What to read next

We are kicking off the first journal post of the year with our latest book picks. It has very much been hunker-down weather here in London. A perfect time to escape into the literary world and try and forget that it is raining for the third consecutive day in a row. 

I'm a Fan

I’m a Fan by Sheena Patel

This debut novel by Patel is a quick read with the chapters layered like bulletins. This is the story of a single speaker’s experience in a seemingly unequal, unfaithful relationship.

We can’t guarantee you will actually like the narrator but with a clear and unforgiving eye they unpick the behaviour of all those involved.

In all, I’m a Fan offers a critique of our obsession with status, how that status is conveyed, our use of social media and how much access we give to others.

It’s new and powerful and a must read on our book list.

Buy Now, £9.49

 Pineapple Street

Pineapple Street by Jenny Jackson

This is the story of the Stockton family, New York one percenters. Waspy, wealthy and full of all the advantages that American dollars can bring.

Eldest daughter Darley, married out and lost her trust fund. She grapples with the realisation that she is no longer rich and traded it all in for motherhood.

Sasha, married in. A middle-class New England girl trying to navigate the world of this Brooklyn Heights family where she is considered a gold digger by her sister-in-laws.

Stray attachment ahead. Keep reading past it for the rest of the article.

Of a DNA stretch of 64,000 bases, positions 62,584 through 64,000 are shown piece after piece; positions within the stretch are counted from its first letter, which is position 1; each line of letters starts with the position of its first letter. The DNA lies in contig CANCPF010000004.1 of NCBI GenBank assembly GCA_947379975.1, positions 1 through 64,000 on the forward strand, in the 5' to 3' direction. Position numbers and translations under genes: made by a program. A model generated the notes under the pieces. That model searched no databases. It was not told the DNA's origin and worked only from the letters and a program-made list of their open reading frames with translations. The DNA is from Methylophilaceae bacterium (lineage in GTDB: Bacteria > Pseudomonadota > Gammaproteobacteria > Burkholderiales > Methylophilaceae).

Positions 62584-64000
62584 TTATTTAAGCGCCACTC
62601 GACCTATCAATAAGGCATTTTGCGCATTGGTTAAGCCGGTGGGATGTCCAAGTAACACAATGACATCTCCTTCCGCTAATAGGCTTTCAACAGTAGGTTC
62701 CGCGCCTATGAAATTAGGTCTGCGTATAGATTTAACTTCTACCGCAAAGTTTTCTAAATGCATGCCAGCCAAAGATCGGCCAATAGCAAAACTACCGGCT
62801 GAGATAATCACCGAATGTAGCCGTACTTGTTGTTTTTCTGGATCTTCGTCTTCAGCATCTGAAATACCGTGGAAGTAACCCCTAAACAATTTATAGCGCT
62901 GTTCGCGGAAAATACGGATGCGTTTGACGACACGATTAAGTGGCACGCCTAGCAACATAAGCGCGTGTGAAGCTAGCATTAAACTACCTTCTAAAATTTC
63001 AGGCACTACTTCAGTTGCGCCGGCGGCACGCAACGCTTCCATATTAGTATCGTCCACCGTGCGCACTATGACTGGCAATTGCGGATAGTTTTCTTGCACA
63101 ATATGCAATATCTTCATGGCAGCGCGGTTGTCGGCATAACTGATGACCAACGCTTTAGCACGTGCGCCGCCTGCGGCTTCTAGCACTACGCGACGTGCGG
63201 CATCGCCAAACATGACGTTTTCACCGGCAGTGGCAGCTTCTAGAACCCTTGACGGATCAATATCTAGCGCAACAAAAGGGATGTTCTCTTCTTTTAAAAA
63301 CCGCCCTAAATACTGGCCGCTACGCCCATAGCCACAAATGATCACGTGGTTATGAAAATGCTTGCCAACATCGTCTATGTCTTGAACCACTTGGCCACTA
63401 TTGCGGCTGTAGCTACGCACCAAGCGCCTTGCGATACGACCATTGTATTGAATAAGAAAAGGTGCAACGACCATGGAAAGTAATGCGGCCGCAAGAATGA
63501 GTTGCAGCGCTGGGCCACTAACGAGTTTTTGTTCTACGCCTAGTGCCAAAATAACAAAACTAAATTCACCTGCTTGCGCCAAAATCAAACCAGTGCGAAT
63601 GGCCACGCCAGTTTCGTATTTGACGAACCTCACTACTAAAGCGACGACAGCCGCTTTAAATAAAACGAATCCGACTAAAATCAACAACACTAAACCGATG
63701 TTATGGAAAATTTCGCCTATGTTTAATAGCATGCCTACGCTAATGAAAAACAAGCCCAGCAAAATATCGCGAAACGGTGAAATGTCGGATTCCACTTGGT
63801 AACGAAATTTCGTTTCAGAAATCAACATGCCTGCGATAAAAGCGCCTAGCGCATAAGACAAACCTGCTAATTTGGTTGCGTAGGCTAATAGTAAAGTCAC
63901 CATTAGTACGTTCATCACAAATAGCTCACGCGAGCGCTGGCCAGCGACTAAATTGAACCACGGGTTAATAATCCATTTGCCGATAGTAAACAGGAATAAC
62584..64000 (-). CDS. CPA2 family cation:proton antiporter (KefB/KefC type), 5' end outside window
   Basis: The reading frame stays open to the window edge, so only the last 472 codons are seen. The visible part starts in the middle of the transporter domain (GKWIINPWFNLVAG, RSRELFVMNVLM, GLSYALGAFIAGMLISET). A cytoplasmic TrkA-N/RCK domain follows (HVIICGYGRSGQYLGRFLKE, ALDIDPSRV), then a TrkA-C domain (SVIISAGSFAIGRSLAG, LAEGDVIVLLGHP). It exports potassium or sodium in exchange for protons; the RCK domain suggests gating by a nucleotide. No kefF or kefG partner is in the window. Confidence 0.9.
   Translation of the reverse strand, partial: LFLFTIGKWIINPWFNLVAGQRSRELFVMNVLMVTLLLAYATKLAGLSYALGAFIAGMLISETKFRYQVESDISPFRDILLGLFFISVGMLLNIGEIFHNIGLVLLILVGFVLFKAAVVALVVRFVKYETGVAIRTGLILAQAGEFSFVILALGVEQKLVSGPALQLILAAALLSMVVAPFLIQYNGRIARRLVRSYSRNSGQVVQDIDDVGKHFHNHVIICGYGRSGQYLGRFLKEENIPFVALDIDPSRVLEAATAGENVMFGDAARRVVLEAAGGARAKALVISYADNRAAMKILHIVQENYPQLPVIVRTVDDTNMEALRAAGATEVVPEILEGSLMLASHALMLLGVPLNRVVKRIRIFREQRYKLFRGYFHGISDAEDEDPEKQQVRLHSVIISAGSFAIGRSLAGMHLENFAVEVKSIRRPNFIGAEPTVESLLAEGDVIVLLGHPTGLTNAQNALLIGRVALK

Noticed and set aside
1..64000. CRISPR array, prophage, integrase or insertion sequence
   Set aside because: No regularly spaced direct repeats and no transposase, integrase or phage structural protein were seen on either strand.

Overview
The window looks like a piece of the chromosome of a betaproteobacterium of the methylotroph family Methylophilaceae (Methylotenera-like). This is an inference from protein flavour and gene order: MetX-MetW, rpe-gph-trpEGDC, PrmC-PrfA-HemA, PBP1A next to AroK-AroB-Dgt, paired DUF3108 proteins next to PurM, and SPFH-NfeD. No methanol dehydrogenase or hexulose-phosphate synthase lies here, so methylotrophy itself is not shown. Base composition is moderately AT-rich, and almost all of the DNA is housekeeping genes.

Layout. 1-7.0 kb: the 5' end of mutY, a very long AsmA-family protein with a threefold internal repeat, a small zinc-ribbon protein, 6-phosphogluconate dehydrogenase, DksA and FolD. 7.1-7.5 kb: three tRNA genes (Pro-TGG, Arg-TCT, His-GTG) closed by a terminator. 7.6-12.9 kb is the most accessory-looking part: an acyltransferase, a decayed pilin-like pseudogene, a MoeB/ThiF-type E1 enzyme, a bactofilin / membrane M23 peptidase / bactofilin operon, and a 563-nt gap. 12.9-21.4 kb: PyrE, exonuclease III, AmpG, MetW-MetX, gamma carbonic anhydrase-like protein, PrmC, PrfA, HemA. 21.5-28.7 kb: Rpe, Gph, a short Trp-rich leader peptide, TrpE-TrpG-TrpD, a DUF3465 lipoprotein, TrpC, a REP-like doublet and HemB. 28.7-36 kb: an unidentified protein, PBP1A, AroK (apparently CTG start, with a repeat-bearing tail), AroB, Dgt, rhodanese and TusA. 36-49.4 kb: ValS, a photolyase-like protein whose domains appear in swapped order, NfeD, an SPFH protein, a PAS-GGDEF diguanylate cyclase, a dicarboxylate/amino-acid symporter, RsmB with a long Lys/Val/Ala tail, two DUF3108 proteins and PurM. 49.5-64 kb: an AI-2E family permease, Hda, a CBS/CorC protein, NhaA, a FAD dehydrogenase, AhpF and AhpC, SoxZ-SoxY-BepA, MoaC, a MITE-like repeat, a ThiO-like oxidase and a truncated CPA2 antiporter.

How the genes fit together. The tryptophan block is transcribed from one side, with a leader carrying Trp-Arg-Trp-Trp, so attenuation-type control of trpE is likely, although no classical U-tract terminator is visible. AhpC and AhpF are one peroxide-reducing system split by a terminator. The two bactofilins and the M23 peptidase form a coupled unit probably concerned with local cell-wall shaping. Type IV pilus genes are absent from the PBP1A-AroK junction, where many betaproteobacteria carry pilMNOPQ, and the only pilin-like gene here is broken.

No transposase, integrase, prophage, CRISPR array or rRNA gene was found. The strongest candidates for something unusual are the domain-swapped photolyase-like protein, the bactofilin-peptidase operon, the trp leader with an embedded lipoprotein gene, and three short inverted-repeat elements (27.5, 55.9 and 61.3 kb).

Georgiana, the youngest has fallen in love with someone she can’t have and grapples with the unease of being a trust fund baby combating poverty in the developing world.

With how much we discussed Succession in the Iggy & Burt studio we can’t wait for this one.

Buy Now, £8.99


Real Self Care


Real Self Care by Pooja Lakshmin. MD

Ever thought that the term self-care seems to be everywhere and conveniently packaged up as a bath bomb, a juice cleanse, a yoga workshop or the latest high tech facial? Surely these are the perfect devices or tools to putting yourself first?

Women’s mental health specialist Dr. Pooja Lakshmin finds this to be incomplete and possibly manipulative. Real self-care highlights to readers the difference between what our culture prescribes us as self-care what the real practice looks like. Lakshmin provides strategies for real and sustainable change to forget about the fancy spa retreats and journaling aps, helping readers look inwardly, set boundaries and to treat themselves with compassion.

Buy Now, £18.04


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